Sometimes included as part of the half day Malé City walking tour, trips to local cafés are interesting additions to your Maldives itinerary. One is not only able to taste Maldivian food here but also observe the locals unwind and interact as they speak Dhivehi – local language of The Maldives.
Sip on some freshly brewed black tea which is the traditional beverage that is often taken before sunset. The accompanying platter of hedika goes very well with the tea. Hedika is a type of teatime snack that is deep-fried and served hot. The stuffing underneath the batter is often savoury, but can also be sweet (banana fritters, for instance).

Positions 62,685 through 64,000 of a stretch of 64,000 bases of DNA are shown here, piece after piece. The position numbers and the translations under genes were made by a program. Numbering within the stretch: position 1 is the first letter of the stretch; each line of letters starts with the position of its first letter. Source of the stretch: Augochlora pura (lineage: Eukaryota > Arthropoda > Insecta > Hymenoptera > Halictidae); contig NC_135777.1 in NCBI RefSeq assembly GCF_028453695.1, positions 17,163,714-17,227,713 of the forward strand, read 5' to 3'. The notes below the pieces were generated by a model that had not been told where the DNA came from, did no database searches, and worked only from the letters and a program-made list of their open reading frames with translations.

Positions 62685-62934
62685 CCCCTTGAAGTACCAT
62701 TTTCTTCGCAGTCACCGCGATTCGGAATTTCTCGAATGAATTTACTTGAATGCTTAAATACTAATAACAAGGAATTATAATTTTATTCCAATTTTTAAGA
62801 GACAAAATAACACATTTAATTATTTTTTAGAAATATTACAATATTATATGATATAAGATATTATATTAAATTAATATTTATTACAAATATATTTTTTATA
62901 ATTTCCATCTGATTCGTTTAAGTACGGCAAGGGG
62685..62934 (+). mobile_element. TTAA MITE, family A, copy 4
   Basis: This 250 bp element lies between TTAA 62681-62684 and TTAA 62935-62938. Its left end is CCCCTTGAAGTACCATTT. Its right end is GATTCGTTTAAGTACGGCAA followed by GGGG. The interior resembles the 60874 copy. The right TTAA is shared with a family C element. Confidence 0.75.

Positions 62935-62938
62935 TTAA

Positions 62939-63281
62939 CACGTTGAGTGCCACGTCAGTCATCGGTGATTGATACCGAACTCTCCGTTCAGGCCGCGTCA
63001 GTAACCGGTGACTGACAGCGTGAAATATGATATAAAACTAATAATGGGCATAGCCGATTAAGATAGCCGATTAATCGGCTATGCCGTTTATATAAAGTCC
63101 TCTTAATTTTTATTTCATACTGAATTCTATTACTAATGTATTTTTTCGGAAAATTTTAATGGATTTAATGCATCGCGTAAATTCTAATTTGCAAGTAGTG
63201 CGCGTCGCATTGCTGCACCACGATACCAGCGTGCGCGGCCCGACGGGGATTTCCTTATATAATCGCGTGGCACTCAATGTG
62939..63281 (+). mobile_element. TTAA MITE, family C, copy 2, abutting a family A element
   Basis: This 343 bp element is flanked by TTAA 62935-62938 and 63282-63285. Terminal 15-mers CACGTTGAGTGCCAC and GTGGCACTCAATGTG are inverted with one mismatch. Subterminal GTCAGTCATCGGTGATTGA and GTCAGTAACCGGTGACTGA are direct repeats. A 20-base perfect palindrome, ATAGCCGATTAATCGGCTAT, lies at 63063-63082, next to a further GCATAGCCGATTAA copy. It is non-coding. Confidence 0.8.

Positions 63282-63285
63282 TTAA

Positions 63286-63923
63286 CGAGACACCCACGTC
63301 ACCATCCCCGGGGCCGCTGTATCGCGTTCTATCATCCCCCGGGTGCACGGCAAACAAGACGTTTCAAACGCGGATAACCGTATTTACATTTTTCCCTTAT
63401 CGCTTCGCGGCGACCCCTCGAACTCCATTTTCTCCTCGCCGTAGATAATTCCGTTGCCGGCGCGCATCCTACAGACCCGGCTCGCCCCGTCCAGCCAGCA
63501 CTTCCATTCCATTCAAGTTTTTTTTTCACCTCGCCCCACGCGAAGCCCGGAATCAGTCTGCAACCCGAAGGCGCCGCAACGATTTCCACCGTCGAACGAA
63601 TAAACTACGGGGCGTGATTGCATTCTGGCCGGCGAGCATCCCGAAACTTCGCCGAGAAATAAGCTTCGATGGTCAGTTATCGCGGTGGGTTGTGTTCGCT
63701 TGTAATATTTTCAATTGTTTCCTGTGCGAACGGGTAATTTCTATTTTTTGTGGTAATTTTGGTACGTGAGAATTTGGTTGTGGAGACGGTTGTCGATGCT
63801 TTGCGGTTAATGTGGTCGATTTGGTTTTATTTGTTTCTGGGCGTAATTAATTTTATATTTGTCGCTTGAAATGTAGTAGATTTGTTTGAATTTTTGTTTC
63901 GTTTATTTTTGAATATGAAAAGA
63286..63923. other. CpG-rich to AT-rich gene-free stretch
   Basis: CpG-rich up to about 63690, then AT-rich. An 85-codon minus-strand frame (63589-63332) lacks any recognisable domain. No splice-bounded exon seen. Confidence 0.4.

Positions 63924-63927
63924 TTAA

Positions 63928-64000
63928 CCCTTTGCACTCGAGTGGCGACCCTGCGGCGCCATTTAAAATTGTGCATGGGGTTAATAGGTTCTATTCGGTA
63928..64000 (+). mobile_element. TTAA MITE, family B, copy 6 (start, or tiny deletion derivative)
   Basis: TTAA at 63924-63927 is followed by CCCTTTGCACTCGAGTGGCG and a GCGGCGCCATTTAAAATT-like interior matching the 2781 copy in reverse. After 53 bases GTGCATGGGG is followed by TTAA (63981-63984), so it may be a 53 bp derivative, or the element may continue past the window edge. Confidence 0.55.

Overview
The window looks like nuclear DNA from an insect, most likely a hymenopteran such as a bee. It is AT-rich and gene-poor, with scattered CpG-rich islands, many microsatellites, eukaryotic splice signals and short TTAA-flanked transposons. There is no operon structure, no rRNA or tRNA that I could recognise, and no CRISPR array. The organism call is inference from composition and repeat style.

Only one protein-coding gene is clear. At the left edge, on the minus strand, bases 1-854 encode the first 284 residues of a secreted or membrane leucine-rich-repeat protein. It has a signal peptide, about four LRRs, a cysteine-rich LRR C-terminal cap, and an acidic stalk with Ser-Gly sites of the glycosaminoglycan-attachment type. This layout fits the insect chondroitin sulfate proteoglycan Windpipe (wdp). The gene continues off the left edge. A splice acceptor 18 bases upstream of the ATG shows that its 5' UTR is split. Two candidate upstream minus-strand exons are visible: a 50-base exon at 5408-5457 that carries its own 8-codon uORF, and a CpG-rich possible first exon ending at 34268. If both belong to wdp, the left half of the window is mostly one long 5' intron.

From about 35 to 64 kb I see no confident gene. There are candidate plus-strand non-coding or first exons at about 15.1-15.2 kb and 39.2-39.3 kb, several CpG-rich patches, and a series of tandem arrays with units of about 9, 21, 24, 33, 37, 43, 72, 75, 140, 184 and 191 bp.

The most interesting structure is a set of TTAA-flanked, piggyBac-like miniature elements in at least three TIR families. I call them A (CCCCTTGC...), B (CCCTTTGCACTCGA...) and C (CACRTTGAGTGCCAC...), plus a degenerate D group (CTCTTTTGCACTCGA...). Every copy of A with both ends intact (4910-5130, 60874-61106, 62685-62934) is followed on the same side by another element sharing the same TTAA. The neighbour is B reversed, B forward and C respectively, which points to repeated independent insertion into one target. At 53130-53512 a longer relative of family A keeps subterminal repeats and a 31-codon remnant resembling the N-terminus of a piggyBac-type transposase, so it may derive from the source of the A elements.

#13 Sign up for Water Sports Activities
Unlike at the private resort islands in the Maldives, water sports in Malé City are much more affordable. Private islands tend to charge more for their premium branding and luxurious frills thrown in. Malé lets you enjoy the thrill of zipping away on your jetski, watching the myriad types of corals on a scuba diving or snorkelling trip, and enjoying some dolphin sighting during sunset at much lower rates.
It is quite possible for cheaper quotations to be available at remote local village islands in The Maldives, but the cost of getting there outweighs any benefits unless you plan to stay there for a few days.
#14 Learn to Cook Maldivian Fare
Foodies must not forget a cooking class when looking to book activities in Maldives. Some bespoke tour providers such as Samudra Maldives offer unique experiences like learning the art of cooking a full Maldivian meal. These tours can last from anywhere between a couple of hours to over four hours, especially if your program also includes a visit to the local vegetable and fruit market in Malé to buy the ingredients of the dishes you will be preparing.